We have seen that as mankind rises in the scale of civilization the body becomes increasingly less important. Nevertheless, I wish it to be clearly understood, that I do not maintain that it is preferable to be ill than well, but only that each state has its own peculiar privileges, which are rarely interchangeable. Health and sickness are merely different roads to achievement. The earth requires rain as well as sunshine; we need both tears and laughter; navvies are necessary and so are philosophers...
By: Carveth Read (1848-1931)
|Logic Deductive and Inductive
By: Charles Alexander Eastman (1858-1939)
The Soul of the Indian
"We also have a religion which was given to our forefathers, and has been handed down to us their children. It teaches us to be thankful, to be united, and to love one another! We never quarrel about religion."
By: Charles Babbage (1791-1871)
Passages from the Life of a Philosopher
Some men write their lives to save themselves from ennui, careless of the amount they inflict on their readers. Others write their personal history, lest some kind friend should survive them, and, in showing off his own talent, unwittingly show them up. Others, again, write their own life from a different motive—from fear that the vampires of literature might make it their prey. I have frequently had applications to write my life, both from my countrymen and from foreigners. Some caterers for the public offered to pay me for it...
By: Charles Bradlaugh (1833-1891)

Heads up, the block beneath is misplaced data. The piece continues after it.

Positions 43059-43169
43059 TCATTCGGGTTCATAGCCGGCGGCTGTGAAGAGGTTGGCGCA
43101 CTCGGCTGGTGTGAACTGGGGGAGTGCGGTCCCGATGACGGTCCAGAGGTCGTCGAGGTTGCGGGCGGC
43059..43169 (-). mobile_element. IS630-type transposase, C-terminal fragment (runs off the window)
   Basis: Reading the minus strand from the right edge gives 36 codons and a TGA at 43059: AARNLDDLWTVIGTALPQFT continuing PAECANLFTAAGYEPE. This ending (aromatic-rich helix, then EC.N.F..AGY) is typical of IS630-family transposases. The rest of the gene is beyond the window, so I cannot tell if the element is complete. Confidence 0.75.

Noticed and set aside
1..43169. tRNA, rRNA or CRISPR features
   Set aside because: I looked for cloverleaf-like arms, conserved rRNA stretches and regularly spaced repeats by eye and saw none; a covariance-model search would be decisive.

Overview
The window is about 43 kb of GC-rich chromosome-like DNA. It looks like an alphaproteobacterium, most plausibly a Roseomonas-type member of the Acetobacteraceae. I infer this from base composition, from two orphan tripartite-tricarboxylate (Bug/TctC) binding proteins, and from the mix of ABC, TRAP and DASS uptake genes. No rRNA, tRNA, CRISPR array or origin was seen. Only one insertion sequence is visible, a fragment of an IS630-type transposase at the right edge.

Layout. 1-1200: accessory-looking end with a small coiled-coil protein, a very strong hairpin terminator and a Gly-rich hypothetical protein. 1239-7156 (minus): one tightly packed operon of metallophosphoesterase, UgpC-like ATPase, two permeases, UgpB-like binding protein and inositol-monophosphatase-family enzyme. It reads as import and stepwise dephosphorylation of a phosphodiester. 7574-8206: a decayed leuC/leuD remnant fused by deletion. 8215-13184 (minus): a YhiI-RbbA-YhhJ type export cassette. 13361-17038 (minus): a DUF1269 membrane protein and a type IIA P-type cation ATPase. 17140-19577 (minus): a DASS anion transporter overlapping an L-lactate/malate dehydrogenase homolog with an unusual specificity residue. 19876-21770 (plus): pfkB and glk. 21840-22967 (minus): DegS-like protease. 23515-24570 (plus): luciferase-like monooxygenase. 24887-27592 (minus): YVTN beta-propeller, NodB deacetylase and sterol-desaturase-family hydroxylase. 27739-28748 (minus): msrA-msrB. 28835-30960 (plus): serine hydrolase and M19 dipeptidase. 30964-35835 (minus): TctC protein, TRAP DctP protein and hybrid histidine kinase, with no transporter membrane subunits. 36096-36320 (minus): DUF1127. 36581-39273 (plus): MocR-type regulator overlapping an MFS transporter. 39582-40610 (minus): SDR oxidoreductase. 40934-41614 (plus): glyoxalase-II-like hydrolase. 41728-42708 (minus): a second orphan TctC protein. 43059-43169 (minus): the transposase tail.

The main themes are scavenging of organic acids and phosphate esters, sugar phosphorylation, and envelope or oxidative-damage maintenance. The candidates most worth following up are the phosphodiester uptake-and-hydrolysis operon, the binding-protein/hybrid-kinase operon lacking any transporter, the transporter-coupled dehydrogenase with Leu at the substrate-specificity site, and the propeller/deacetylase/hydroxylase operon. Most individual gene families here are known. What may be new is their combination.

|Ancient and Modern Celebrated Freethinkers
Charles Bradlaugh was an English political activist and atheist who founded the National Secular Society in 1866. In the 23 "Theological Essays" collected here, he discusses his views on various topics such as whether man has a soul and if there is a God; who was Jesus Christ and the Apostles. He also deals in depth with various books of the Bible, gives an overview of the history of heresy, and tries to answer the question when the Gospels were written.
By: Charles Coppens (1835-1920)
|Moral Principles and Medical Practice The Basis of Medical Jurisprudence
By: Charles Francis Adams (1835-1915)
|"'Tis Sixty Years Since" Address of Charles Francis Adams; Founders' Day, January 16, 1913
By: Charles Sotheran (1847-1902)
|Percy Bysshe Shelley as a Philosopher and Reformer
By: Charles Stewart Given
|A Fleece of Gold; Five Lessons from the Fable of Jason and the Golden Fleece
By: Charles Wagner (1852-1916)
|The Simple Life
By: Charlotte Mary Yonge (1823-1901)
|Life of John Coleridge Patteson : Missionary Bishop of the Melanesian Islands
By: Charlotte Perkins Gilman (1860-1935)
Herland is a utopian novel from 1915, written by feminist Charlotte Perkins Gilman. The book describes an isolated society comprised entirely of Aryan women who reproduce via parthenogenesis (asexual reproduction). The result is an ideal social order, free of war, conflict and domination. It first appeared as a serial in Perkin’s monthly magazine Forerunner.
By: Christopher Marlowe (1564-1593)
The Jew of Malta
Christopher “Kit” Marlowe (baptised 26 February 1564 – 30 May 1593) was an English dramatist, poet, and translator of the Elizabethan era. The foremost Elizabethan tragedian before William Shakespeare, he is known for his magnificent blank verse, his overreaching protagonists, and his own untimely death. The Jew of Malta (1589) is an original story of religious conflict, intrigue, and revenge, set against a backdrop of the struggle for supremacy between Spain and the Ottoman Empire in the Mediterranean...
By: Clarence Darrow (1857-1938)
Crime: Its Cause and Treatment